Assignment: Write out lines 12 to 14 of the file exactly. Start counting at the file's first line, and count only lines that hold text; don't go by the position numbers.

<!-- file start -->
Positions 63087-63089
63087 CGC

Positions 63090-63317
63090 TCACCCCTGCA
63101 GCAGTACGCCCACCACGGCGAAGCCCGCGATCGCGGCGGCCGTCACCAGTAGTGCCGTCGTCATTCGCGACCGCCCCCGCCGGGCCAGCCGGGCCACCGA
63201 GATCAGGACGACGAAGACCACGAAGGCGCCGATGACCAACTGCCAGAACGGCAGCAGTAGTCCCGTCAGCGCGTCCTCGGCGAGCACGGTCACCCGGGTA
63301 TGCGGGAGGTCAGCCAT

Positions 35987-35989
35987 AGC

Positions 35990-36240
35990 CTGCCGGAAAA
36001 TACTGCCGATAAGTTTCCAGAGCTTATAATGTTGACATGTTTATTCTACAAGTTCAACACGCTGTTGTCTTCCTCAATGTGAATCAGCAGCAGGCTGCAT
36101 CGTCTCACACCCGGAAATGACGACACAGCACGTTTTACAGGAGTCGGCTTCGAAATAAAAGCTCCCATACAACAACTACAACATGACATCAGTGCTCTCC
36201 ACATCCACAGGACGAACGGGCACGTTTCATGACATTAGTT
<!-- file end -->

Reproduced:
36001 TACTGCCGATAAGTTTCCAGAGCTTATAATGTTGACATGTTTATTCTACAAGTTCAACACGCTGTTGTCTTCCTCAATGTGAATCAGCAGCAGGCTGCAT
36101 CGTCTCACACCCGGAAATGACGACACAGCACGTTTTACAGGAGTCGGCTTCGAAATAAAAGCTCCCATACAACAACTACAACATGACATCAGTGCTCTCC
36201 ACATCCACAGGACGAACGGGCACGTTTCATGACATTAGTT